Monday, December 27, 2004

Tarnishing the family name

My Aunt Louise and Uncle Ed have always fostered a warped view of success. They push their kids – my cousins – mercilessly. Their nagging is constant.

Make more connections. Get better grades. Score the perfect internship. Revise resume. Date a doctor’s son. Put your name at the top of the list. Perfect resume. Schmooze passionately. Understand the system. Send resume to family, friends, strangers, neighbors. Wear the best business attire. Get your name on the door. Know the right people. Climb the ladder. Make us proud. Make our friends jealous.

They’ve never been shy to wedge their noses into my affairs, either. My aunt listed colleges that I should visit; my uncle recited the many perks of an out-of-state education. They ganged up against me, the Christmas of my senior year, to interrogate me on why I had picked the university I did and to strongly insinuate that I was much too stupid to go there. ...regardless of the fact that I’d been accepted before Thanksgiving.

I’ll point out here that I graduated from that university that would be too challenging for me. In four years with two majors, I should add.

After my junior year in college, less than a week after I’d finished my exams and moved back home, Uncle Ed called me.

Where are you interning this summer? I’m not. Who are you writing for? I’m not. What are you doing with your life? I plan to open a business sharpening pencils, Uncle Ed. When it goes out of business, which it will inevitably do, I will work retail. After being fired for shoplifting, I will begin practice as an illegal, unlicensed cosmetologist until I am caught and prosecuted and put into jail where I will rot my life away and wish that I had listened to you in the first place.

Uncle Ed decided that this was not a good plan. He proceeded to assign me to write him an article. Uncle Ed recited me the synopsis of the feature he wanted me to write. He told me who to interview and how to write it. And he told me how his master plan would work. He would take it upon himself to get it into a newspaper. Make it this many words long. Have it to me in this many hours. He was absolutely serious.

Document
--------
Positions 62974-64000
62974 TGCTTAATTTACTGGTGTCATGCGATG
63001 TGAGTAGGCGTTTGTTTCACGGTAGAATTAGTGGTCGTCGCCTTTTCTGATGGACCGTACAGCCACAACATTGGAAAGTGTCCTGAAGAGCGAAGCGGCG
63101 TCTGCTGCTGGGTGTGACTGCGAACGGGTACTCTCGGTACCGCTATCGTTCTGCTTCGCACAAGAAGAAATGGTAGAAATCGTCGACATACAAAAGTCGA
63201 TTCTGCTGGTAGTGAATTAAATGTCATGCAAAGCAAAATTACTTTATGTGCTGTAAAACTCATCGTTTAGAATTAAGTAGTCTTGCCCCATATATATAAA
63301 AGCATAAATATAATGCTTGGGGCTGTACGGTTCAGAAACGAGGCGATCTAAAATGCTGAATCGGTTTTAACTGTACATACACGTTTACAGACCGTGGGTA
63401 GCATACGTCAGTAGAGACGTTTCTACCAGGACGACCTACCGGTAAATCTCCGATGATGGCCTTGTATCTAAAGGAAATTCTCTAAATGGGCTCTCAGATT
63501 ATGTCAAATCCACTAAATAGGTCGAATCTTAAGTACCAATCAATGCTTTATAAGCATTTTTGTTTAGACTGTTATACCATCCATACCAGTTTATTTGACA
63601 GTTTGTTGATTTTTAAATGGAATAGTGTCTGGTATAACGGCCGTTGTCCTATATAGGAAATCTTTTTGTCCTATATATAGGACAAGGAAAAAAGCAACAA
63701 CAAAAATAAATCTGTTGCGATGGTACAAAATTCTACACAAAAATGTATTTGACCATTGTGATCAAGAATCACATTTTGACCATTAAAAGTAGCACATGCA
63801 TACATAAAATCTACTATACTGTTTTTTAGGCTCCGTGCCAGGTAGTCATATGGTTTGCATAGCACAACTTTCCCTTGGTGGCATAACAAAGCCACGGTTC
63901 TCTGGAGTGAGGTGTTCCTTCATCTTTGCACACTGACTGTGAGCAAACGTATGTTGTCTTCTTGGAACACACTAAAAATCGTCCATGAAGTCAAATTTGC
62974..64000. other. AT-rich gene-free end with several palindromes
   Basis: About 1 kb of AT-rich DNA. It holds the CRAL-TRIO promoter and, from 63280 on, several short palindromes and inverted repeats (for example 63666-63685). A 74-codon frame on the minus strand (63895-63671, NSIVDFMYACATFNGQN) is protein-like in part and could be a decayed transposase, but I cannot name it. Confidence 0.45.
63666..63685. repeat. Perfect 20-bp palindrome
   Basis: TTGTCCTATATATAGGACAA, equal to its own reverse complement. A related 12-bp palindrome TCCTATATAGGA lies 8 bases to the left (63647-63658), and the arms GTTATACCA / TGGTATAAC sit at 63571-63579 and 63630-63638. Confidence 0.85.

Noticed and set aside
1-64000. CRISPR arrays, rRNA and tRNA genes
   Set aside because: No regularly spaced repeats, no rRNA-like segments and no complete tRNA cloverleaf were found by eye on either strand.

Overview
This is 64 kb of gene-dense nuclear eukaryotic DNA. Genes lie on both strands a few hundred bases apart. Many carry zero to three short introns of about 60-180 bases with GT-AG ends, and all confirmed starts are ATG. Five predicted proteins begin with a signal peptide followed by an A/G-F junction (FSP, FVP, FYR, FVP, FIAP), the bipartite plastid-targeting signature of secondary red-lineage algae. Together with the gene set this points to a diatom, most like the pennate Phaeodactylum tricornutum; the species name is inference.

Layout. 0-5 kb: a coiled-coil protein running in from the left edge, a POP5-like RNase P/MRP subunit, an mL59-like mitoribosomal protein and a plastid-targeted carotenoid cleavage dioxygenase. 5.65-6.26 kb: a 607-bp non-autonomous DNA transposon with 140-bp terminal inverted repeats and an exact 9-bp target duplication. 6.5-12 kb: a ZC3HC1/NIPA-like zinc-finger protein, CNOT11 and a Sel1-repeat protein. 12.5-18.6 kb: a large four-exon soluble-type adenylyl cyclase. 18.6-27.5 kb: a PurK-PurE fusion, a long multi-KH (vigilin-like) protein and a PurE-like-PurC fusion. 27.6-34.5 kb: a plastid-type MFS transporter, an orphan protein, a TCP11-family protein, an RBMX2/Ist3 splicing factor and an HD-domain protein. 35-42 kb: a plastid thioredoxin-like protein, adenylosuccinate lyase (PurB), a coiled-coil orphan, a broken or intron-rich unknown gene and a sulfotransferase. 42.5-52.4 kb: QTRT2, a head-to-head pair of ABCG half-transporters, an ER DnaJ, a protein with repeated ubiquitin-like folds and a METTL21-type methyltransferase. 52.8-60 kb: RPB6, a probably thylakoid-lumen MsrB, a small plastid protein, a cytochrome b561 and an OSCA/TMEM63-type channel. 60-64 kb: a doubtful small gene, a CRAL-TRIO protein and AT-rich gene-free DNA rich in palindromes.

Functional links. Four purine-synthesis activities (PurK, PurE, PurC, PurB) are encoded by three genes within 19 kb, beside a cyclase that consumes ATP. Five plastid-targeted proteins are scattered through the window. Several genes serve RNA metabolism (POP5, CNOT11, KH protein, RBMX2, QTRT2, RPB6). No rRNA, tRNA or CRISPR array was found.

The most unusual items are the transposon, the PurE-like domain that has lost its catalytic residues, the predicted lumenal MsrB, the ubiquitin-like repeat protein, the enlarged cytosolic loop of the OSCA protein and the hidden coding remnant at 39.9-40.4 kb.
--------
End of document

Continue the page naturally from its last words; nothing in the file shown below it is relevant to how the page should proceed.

I hung up the phone and I cried. I was already angry with myself for not getting a summer internship, despite filling out more than a few applications. I was anxious enough about life after college. I didn’t want to write his stupid freelance piece. Hell, I didn’t even want to be a journalist! I was frustrated and I really, really could do without him prying into my life.

He called the next day to congratulate Meg on a quite prestigious statewide scholar-athlete award that she had won. At the end of the message, he reminded me that I had 24 hours until the article that he had assigned to me was due.

I didn’t write it. I never talked to him about it again.

For about a year, I responded to Uncle Ed and Aunt Louise’s future planning/job ambition inquiries with polite but monotone one-word answers that were punctuated by my leaving whatever room he or she was in. Time has mitigated the pain of Uncle Ed's ambush; in the last six months, I’ve been more willing to have conversations about my future with Uncle Ed and Aunt Louise.

Yesterday was marked by Uncle Ed taking advantage of me while my guard was down. He’s doing the advertising for a company in the field that I’m interning with. Print out your resume and a few samples of your work! I’ll pass it on.

Along with a hell of a lot of unsolicited advice, I’m sure.

I will maintain that my decision to hand Uncle Ed my resume without being held at gunpoint was a stupid one.

And I will continue to do so until he gets me a job.

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